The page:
War of the Rebellion: Serial 055 Page 0555 Chapter XLIII. THE CHATTANOOGA-RINGGOLD CAMPAIGN

Search Civil War Official Records

of this, mounting six guns, and Fort Jef. C. Davis, mounting three guns, in the engagement before Chattanooga on 23d, 24th, and 25th of November 1863:

At 12 m., November 23, the batteries in Fort Cheatham, consisting of five 20-pounder Parrot, seven 10-pounder Parrott, and six Napoleon, opened on the rebel camps to our front, discharging 25 rounds of shell from 20-pounder Parrott, 21 rounds of shell from 10-pounder Parrott, and 28 rounds of shell from Napoleon; total, 74 rounds. The effect of these discharges was to cause the army to evacuate a large portion of these camps.

November 24, during the day there were fired from the batteries at Fort Cheatham 92 shell, 50 rounds from 20-pounder Parrott, and 42 rounds from 10-pounder Parrott. These discharges were directed on the remaining camps in front, also on the east side of Lookout Mountain, where the rebels were engaged with our troops-then shelling the Rossville road-and also clearing the way for the advance of General Baird's command, advancing on the valley road from the tannery, and covering the crossing of this command over Chattanooga Creek. These discharges were accurate, and of great service in dislodging the enemy from General Baird's front. At 3 p. m. sent two 10-pounder Parrott to position at tannery in valley road.

November 25, the entire batteries of Fort Cheatham opened at daylight on rebel camps still standing; also on baggage train and on Missionary Ridge, discharging 60 rounds of shell from 20-pounder Parrotts.

During the three days' engagement there were 226 discharges from the guns at Fort Cheatham and 11 from Fort Jef. C. Davis; in all, 237.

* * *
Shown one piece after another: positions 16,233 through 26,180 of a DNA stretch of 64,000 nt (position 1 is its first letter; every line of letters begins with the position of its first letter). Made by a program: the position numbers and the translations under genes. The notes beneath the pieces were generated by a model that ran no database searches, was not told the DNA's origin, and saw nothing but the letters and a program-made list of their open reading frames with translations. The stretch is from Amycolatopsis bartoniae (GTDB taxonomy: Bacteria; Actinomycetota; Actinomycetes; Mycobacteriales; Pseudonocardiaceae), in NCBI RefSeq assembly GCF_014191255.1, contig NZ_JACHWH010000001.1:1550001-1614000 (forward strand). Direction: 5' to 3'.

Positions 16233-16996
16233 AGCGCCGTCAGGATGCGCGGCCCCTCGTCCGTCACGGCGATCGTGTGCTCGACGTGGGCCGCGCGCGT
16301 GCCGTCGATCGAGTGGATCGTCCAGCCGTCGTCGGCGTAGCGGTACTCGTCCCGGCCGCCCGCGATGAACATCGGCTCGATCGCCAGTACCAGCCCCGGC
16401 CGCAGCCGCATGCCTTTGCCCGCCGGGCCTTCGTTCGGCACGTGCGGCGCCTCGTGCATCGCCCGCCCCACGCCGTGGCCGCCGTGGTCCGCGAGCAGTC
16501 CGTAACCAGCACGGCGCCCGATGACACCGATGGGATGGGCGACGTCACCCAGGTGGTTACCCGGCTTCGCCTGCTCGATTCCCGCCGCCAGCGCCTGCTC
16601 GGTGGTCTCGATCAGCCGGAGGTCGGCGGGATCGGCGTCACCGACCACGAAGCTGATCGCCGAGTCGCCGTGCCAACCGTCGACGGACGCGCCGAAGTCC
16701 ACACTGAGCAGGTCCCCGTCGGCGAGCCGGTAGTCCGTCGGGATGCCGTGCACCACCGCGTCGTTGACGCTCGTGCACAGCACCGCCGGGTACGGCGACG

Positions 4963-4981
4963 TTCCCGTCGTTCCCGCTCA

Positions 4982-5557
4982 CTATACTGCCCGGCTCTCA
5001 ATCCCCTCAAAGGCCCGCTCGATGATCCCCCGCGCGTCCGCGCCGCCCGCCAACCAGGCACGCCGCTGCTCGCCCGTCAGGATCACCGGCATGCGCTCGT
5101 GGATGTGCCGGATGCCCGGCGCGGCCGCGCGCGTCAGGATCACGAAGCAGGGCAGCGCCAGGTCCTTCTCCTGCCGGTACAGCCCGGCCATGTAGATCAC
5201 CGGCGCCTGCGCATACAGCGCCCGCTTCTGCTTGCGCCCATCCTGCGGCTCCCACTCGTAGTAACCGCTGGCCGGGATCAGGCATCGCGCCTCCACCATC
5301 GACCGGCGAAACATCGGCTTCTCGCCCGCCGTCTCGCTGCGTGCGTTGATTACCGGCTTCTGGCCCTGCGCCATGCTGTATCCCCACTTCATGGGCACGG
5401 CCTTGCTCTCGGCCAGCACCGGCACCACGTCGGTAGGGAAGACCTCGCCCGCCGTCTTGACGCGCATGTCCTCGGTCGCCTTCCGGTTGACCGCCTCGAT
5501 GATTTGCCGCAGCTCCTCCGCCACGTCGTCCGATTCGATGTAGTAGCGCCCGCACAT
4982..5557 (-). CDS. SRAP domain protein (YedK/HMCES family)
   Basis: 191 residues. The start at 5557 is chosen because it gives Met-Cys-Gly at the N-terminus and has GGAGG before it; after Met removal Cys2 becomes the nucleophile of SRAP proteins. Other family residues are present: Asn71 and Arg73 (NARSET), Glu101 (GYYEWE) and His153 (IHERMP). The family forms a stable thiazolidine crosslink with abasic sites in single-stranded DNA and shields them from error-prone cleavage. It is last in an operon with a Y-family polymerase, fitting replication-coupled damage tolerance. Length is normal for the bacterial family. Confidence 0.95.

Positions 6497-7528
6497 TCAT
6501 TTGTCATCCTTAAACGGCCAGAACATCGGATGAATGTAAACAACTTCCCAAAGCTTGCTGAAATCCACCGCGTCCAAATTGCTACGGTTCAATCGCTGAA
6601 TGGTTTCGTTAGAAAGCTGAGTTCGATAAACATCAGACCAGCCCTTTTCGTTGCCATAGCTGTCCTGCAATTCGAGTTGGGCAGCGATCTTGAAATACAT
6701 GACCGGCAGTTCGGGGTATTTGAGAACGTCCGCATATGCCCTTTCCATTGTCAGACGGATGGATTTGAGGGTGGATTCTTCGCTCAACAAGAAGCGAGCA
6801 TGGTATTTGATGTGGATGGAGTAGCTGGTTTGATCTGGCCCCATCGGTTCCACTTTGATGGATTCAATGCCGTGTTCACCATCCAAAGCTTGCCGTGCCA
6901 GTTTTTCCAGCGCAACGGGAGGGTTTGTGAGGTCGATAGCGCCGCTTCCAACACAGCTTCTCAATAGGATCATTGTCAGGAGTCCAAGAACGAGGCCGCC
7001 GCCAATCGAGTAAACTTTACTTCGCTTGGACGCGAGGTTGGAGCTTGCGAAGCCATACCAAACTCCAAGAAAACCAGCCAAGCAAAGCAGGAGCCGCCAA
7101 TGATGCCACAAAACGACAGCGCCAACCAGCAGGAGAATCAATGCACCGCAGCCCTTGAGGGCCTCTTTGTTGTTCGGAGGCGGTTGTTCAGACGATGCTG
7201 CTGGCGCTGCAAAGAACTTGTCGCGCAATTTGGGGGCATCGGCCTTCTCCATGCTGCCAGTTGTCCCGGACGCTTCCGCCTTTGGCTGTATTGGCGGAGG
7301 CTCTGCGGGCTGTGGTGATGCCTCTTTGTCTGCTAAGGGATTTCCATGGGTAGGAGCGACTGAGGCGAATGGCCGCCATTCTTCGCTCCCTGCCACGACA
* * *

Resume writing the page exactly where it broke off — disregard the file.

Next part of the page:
The many imperfections in the ammunition furnished for the 20 and 10 pounder Parrott diminished much the amount of execution that might have been made by these admirable guns during the first day's fight. Confident that a part of this evil could be rectified, I directed all the remaining shells to be carefully examined; the dirty, dusty powder used for filling to be replaced by rifle powder, and then recapped. After this the explosion of shells was more satisfactory; but yet there is a constitutional defect in the shape and action of the cap-plunger, which calls for improvement before delivery for use in front of an enemy. It is too small and upsets in the flight of the projectile.

The time-fuses are and have proved equally defective, composition unequal in mixture, and explosion thereby entirely unreliable.

The Bormann fuse, so highly esteemed for accuracy, is also defective for the same reason, and also from the breaking through of the thin partition, causing an explosion for the longest range about the time of the shortest. The time-fuses are also defective in the manner of attaching the meal powder, which ignites the fuse composition. This powder apparently is stuck in with mucilage, which, forming a glazing to the powder, forbids ignition, the only remedy for which is, before discharging, to dip the fuse in alcohol or turpentine, which, as a necessary accessory, is not always on hand.

I am, captain, very respectfully, your obedient servant,

JAS. H. STOKES,

Captain, Commanding Right Batteries.

Captain LOUIS J. LAMBERT,

Assistant Adjutant-General.